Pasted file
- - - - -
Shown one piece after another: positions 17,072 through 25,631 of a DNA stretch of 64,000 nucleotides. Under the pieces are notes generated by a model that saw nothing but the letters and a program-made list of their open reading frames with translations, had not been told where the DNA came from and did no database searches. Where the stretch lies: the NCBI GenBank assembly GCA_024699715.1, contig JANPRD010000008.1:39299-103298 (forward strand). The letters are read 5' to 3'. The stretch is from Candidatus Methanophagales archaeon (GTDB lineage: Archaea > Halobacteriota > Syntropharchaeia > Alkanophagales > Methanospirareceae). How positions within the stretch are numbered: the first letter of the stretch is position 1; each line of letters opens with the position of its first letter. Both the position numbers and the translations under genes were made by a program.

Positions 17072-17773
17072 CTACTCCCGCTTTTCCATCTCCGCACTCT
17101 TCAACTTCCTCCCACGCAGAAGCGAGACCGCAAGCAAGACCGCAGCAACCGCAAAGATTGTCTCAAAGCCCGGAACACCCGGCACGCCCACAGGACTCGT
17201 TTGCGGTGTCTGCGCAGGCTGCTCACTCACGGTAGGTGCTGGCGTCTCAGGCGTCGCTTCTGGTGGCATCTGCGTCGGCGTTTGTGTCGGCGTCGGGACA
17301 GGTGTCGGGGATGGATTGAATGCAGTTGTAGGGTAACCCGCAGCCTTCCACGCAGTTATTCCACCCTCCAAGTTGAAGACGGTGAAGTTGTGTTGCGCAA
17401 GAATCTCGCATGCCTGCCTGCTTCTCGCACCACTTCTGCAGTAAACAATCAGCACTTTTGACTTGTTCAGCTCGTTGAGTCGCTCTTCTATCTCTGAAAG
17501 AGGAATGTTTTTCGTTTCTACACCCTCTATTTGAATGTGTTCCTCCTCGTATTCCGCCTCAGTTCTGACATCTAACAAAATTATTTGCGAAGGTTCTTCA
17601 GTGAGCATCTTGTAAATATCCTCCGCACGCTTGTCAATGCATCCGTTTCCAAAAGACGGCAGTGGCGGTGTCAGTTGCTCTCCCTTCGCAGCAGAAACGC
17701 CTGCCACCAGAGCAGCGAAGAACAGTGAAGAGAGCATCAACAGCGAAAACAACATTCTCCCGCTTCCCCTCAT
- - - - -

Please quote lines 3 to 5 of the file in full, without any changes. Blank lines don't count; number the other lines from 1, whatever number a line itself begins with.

17072 CTACTCCCGCTTTTCCATCTCCGCACTCT
17101 TCAACTTCCTCCCACGCAGAAGCGAGACCGCAAGCAAGACCGCAGCAACCGCAAAGATTGTCTCAAAGCCCGGAACACCCGGCACGCCCACAGGACTCGT
17201 TTGCGGTGTCTGCGCAGGCTGCTCACTCACGGTAGGTGCTGGCGTCTCAGGCGTCGCTTCTGGTGGCATCTGCGTCGGCGTTTGTGTCGGCGTCGGGACA